• The ratio of return and volatility (Sharpe) over 5 years of Chevron is 0.1, which is lower, thus worse compared to the benchmark SPY (0.78) in the same period.
  • During the last 3 years, the risk / return profile (Sharpe) is -0.08, which is lower, thus worse than the value of 0.71 from the benchmark.

Sortino:

'The Sortino ratio measures the risk-adjusted return of an investment asset, portfolio, or strategy. It is a modification of the Sharpe ratio but penalizes only those returns falling below a user-specified target or required rate of return, while the Sharpe ratio penalizes both upside and downside volatility equally. Though both ratios measure an investment's risk-adjusted return, they do so in significantly different ways that will frequently lead to differing conclusions as to the true nature of the investment's return-generating efficiency. The Sortino ratio is used as a way to compare the risk-adjusted performance of programs with differing risk and return profiles. In general, risk-adjusted returns seek to normalize the risk across programs and then see which has the higher return unit per risk.'

Applying this definition to our asset in some examples:
  • The excess return divided by the downside deviation over 5 years of Chevron is 0.14, which is lower, thus worse compared to the benchmark SPY (1.08) in the same period.
  • Compared with SPY (0.98) in the period of the last 3 years, the ratio of annual return and downside deviation of -0.11 is lower, thus worse.

Ulcer:

'The Ulcer Index is a technical indicator that measures downside risk, in terms of both the depth and duration of price declines. The index increases in value as the price moves farther away from a recent high and falls as the price rises to new highs. The indicator is usually calculated over a 14-day period, with the Ulcer Index showing the percentage drawdown a trader can expect from the high over that period. The greater the value of the Ulcer Index, the longer it takes for a stock to get back to the former high.'

Which means for our asset as example:
  • Looking at the Ulcer Index of 15 in the last 5 years of Chevron, we see it is relatively larger, thus worse in comparison to the benchmark SPY (5.59 )
  • Compared with SPY (6.83 ) in the period of the last 3 years, the Downside risk index of 18 is greater, thus worse.

MaxDD:

'Maximum drawdown is defined as the peak-to-trough decline of an investment during a specific period. It is usually quoted as a percentage of the peak value. The maximum drawdown can be calculated based on absolute returns, in order to identify strategies that suffer less during market downturns, such as low-volatility strategies. However, the maximum drawdown can also be calculated based on returns relative to a benchmark index, for identifying strategies that show steady outperformance over time.'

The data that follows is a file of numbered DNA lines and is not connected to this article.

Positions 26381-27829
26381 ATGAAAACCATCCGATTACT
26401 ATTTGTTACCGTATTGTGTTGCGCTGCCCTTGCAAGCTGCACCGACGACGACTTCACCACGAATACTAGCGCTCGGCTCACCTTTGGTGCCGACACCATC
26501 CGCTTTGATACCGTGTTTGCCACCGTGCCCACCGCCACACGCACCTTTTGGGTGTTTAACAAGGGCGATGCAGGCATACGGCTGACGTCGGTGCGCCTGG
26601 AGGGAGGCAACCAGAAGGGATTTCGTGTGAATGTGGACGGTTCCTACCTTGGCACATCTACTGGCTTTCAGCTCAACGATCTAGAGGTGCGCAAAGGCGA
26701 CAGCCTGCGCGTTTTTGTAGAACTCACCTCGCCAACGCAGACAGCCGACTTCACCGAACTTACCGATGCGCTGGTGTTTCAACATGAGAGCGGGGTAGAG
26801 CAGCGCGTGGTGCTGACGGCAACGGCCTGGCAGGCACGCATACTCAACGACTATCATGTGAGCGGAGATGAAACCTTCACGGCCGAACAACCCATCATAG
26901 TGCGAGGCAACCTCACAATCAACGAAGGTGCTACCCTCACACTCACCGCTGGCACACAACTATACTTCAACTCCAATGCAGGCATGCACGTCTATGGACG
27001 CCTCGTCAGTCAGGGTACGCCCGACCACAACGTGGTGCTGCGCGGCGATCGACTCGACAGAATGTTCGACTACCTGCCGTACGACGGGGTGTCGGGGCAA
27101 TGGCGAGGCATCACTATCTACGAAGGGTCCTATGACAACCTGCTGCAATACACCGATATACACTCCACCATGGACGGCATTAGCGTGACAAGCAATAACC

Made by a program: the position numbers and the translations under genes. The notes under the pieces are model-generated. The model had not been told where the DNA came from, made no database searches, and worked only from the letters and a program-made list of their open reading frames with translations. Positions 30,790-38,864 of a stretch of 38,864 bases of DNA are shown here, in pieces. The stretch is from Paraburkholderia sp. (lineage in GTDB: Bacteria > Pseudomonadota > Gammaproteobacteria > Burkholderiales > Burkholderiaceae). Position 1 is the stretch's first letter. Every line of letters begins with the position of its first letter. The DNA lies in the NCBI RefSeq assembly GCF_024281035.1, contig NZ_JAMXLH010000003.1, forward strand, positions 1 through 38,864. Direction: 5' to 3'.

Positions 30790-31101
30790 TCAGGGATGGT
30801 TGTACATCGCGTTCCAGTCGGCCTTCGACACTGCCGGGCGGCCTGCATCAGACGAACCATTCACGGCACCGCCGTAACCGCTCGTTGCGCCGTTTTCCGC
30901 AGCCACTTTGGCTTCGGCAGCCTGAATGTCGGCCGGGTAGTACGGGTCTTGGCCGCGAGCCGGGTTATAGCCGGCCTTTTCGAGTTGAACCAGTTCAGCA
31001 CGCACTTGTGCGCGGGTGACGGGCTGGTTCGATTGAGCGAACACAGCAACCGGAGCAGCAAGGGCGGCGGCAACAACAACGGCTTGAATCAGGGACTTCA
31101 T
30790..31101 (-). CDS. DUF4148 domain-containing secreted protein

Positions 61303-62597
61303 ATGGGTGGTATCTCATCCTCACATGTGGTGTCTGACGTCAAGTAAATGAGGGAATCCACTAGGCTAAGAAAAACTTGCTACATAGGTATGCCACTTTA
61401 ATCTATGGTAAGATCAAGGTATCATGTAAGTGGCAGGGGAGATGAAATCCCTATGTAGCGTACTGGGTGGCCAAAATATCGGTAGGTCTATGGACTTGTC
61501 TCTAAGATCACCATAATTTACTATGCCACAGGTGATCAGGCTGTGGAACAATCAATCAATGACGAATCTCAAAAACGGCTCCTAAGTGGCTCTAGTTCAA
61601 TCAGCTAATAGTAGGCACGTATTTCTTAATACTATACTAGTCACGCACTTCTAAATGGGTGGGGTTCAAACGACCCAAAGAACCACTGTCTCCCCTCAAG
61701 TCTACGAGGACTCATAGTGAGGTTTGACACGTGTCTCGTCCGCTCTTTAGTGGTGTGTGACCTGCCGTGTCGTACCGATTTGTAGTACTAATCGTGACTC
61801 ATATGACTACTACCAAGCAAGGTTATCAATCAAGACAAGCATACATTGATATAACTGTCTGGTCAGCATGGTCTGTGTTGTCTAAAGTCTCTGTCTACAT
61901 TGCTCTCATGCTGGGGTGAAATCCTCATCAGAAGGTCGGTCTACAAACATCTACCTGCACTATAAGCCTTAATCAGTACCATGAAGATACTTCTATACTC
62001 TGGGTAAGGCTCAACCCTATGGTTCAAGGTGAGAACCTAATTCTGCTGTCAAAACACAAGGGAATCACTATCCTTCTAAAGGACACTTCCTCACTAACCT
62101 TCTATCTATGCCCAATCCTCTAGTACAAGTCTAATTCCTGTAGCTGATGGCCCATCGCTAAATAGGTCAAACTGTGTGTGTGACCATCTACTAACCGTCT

Which means for our asset as example:
  • Looking at the maximum reduction from previous high of -55.8 days in the last 5 years of Chevron, we see it is relatively lower, thus worse in comparison to the benchmark SPY (-33.7 days)
  • Compared with SPY (-33.7 days) in the period of the last 3 years, the maximum reduction from previous high of -55.8 days is lower, thus worse.

MaxDuration:

'The Drawdown Duration is the length of any peak to peak period, or the time between new equity highs. The Max Drawdown Duration is the worst (the maximum/longest) amount of time an investment has seen between peaks (equity highs) in days.'

Using this definition on our asset we see for example:
  • Compared with the benchmark SPY (139 days) in the period of the last 5 years, the maximum time in days below previous high water mark of 436 days of Chevron is higher, thus worse.
  • Looking at maximum days under water in of 436 days in the period of the last 3 years, we see it is relatively higher, thus worse in comparison to SPY (139 days).

AveDuration:

'The Drawdown Duration is the length of any peak to peak period, or the time between new equity highs. The Avg Drawdown Duration is the average amount of time an investment has seen between peaks (equity highs), or in other terms the average of time under water of all drawdowns. So in contrast to the Maximum duration it does not measure only one drawdown event but calculates the average of all.'

Which means for our asset as example:
  • Compared with the benchmark SPY (33 days) in the period of the last 5 years, the average time in days below previous high water mark of 157 days of Chevron is higher, thus worse.
  • Looking at average days under water in of 161 days in the period of the last 3 years, we see it is relatively larger, thus worse in comparison to SPY (35 days).

Performance (YTD)

Historical returns have been extended using synthetic data.

Allocations
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Allocations

Returns (%)

  • Note that yearly returns do not equal the sum of monthly returns due to compounding.
  • Performance results of Chevron are hypothetical, do not account for slippage, fees or taxes, and are based on backtesting, which has many inherent limitations, some of which are described in our Terms of Use.